will take place Monday, June lath.
at the Hotel Everglades at 7:30
p. m. Reservations may be made
with Mi-s Beady Goldenblank or
Mis.- Sylvia Rayvis,
Mrs. David I. Rosenbloom and
daughter, Goldie Tamarah. will
leave Monday morning to spend
their summer vacation with her
parents in Montgomery, Ala.
Mrs. William Clein left to at-
tend the graduation !' her son,
AQUI SE HABLA ESPANOL
Defy summer in Nautical silk crepe
short pajamas that boast a slit down
the back for extra coolness. In tea
rose and white. Sizes 15, 16 and 17.
LINGERIE, THIRD FLOOR
PUBLISHED B\ I i:v I itinw
JEWISH FLORIDIAN PUBLISHING I "
P. o. Box
,.wa i i Bldg. Miami, l-'ln. phone :> 5304
I Avenue Phone 2-lls:i
.1. LOUIS SHOCHET, Editor
FRED K. SHOCHET. Circulation Manager
CANTOR BORIS SCHLACHMAN
,.,l c|aH matter July I. 1080, .a the Po( Office at Miami, I
under il- Art ..i March ;. 1870,
Sl PETERSBURG WEST PALM BEACH
v!;-. ROSE M. RUBIN MRS. M. SCHREBNICK
MRS, b, J. COHEN MRS. M. H. KISLER
nth! II ""
FRIDAY, JINK 12. 1-W6
Vol. 9No. 21
THE JEWISH FLORIDIAN
Quigg, former chief of po-
lice (if .Miami, who was second in
i cent primary for election to
ffice as sheriff of Dade Coun-
ty, running a i oor man's race, sur-
prised the citizens by the remark-
able showing he made. 'Hi,' many
friends of Quigg point to his knowl-
of conditions in Hade County,
i through actual service dur-
he trying daj of the bi......
period in Miami. Quigg organiz< I
the police force of .Miami and built
il to a high standard of efficiency.
After he lost his position through
political maneuverings, Quigg
fanned and did other work ... iarn
a livelihood and recently was con-
nected with the Holfe Armored
Trial; Co. Hi., many friends urge
that the election of Quigg will
mean law enforcement in the in-
terests of the entire community
and no! a favored few, and a sher-
iff's department that will function
for the benefit of the taxpayers.
By HARRY SCHWARTZ
Now I hat the annual V. M. II. A.
elections are over we should be
aide to renew ith greater enthu-
siasm for tin' fu-
ture good and
welfare of the V.
Al Rose n teld,
:; e w 1 y elected
president, w a t
president of the
men's division in
1934, so we can
expect the best of this new admin-
struck out 12 men and allowed Wal-
ton Flooring H hits while striking
Il men. The hatting attack of
the "Y" has been woefully weak
in their last two games, getting
seven hits all told, Let's hope the
boys get their hatting eye and
start winning some games,
Hue to tie- huge success of their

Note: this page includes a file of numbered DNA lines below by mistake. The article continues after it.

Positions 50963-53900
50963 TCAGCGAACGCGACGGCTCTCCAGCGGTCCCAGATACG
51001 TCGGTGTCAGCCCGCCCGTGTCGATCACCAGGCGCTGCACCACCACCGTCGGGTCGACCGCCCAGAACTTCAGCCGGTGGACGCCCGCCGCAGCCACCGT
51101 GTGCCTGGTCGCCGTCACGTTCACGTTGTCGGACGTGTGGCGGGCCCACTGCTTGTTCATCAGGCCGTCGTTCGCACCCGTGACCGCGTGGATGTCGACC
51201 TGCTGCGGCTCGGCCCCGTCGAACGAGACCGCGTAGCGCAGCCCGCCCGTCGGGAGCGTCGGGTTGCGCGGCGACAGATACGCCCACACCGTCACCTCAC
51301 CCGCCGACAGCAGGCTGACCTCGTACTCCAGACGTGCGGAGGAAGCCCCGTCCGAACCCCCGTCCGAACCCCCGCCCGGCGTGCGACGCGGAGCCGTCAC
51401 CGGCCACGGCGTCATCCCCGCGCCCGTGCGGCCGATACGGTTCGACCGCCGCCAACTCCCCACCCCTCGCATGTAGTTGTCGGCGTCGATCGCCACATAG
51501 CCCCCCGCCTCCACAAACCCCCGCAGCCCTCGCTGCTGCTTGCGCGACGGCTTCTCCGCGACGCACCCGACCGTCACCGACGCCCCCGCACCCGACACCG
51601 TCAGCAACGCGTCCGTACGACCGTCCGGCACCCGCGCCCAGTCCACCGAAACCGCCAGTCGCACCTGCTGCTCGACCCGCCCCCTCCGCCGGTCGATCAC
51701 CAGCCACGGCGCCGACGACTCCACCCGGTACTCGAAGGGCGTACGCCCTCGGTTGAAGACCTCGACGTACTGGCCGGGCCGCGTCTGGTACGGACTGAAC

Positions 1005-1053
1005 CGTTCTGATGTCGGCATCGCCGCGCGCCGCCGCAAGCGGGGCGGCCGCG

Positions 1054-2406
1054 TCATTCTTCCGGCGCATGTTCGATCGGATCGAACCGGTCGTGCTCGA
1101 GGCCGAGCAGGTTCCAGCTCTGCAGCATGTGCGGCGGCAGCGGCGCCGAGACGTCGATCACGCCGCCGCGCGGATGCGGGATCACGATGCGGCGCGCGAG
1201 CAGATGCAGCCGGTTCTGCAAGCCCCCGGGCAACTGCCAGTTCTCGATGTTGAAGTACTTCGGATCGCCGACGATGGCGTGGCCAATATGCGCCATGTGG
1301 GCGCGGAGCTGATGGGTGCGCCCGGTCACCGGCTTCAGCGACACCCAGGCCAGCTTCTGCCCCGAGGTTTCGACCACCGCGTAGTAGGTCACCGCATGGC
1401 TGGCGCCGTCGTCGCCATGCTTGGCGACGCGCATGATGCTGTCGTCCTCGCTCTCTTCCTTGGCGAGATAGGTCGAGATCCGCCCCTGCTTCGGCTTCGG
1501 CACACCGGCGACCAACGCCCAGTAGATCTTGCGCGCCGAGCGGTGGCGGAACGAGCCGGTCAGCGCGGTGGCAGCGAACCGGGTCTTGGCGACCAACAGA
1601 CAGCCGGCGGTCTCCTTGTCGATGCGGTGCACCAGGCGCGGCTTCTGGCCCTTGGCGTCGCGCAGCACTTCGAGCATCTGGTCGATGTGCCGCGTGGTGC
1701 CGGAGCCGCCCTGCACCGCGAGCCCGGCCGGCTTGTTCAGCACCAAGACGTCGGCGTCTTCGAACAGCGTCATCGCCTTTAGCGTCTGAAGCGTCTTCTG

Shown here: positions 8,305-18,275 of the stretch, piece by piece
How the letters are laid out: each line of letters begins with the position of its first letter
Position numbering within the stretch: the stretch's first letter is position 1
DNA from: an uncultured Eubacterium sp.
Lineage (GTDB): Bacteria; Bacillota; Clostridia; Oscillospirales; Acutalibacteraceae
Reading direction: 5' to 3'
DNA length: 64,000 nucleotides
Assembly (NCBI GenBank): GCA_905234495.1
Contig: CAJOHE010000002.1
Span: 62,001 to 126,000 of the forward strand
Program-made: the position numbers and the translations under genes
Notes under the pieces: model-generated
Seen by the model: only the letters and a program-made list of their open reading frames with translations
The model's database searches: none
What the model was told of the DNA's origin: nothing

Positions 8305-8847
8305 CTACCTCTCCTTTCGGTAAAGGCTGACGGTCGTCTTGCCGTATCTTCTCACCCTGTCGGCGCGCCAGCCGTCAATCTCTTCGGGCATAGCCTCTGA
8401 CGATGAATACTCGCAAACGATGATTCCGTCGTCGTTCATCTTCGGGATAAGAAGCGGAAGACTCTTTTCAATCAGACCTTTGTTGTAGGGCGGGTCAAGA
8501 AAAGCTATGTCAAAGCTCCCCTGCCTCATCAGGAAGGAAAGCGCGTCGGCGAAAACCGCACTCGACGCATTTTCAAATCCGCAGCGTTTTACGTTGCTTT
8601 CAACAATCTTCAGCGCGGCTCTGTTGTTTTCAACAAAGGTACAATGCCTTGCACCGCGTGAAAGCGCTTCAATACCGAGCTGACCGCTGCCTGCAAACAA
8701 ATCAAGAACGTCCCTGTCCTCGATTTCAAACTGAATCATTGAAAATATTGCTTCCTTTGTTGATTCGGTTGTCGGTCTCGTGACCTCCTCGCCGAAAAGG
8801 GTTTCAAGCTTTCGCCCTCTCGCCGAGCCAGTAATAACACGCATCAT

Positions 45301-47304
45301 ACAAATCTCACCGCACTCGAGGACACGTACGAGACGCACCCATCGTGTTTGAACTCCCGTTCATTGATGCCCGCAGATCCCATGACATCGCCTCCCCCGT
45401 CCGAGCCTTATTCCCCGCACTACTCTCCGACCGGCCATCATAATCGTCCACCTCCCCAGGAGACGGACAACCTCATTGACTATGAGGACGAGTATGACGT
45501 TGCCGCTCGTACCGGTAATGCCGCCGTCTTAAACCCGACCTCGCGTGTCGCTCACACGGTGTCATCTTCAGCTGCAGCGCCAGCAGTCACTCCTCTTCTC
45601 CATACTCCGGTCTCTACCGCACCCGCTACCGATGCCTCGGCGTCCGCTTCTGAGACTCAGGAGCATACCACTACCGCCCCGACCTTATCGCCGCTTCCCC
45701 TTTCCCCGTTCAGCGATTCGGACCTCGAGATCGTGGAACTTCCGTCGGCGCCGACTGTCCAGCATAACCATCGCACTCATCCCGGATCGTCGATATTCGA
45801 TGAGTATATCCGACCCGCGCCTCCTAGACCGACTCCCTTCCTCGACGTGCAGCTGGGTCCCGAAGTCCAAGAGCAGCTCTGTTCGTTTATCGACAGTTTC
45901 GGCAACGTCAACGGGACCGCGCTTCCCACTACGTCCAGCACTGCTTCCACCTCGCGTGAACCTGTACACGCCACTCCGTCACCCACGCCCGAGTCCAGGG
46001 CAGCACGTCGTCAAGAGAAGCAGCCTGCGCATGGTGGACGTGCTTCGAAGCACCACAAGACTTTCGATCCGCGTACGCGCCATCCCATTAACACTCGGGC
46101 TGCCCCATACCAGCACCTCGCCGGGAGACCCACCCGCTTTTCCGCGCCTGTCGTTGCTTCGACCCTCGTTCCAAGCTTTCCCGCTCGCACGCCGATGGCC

first presentation of a summer
frolic, the women's division has
definitely decided to have this an
All the newly elected officers of
the men's division were honored
with kind words, and here's to you
drinks, catch 'em.
Winners of first prize in the
dance contest held were my bruder
and sis-in-law. Mr. and Mrs. lly
Schwartz. Believe me. no politi s
An Ounce of Prevention
Several months ago a group of Jewish citizens, all mem-
bers of the local B'nai H'rilh Lodge, protested vigorously to
Ihe school hoard of Dade County against the use of the school
building in Huena Vista by (k-ra'd Winrod. under the aus-
pices of the Church of the Open Door. Mr. Abe Aronovitz.
spokesman for the delegation which had been organized at
the instance of the Jewish Floridian. met with a splendid
response on the part of the school board, who immediately
adopted a resolution forbidding the use of school property
for such purposes and demanding the immediate removal of
this church body from the school building.
The wisdom of this protest and the sensibility of the
action of the school board has been amply vindicated this
week. In the June ">th issue of the Jewish Transcript of
Seattle. Wash., the true unmasking of this Cerald Winrod is
featured. It now appears that this despicable gentleman,
who was ignominiously driven from Miami in 1!>.'$0 because
of his actions, and who disappeared suddenly from Miami
after the protest was made to the school board recently, is
nothing but a paid HITLER AGENT in this country.
It is but a definite demonstration that an ounce of pre-
vention is worth a pound of cure- The vigilance exercised
in thi- area, if only carried tit its logical conclusion through-
out the State of Florida, will serve as a warning that the
decent citizenrv of this splendid commonwealth of Florida
will not stand for men or the Winrod ilk. or for propaganda
that is vicious and un-American.
The affiliation of lews with the synagogue, their join-
ing in great and active numbers the rank of the H*nai Brith,
which is ever on the alert in matters of this kind, must am'.
ill aid this great cause.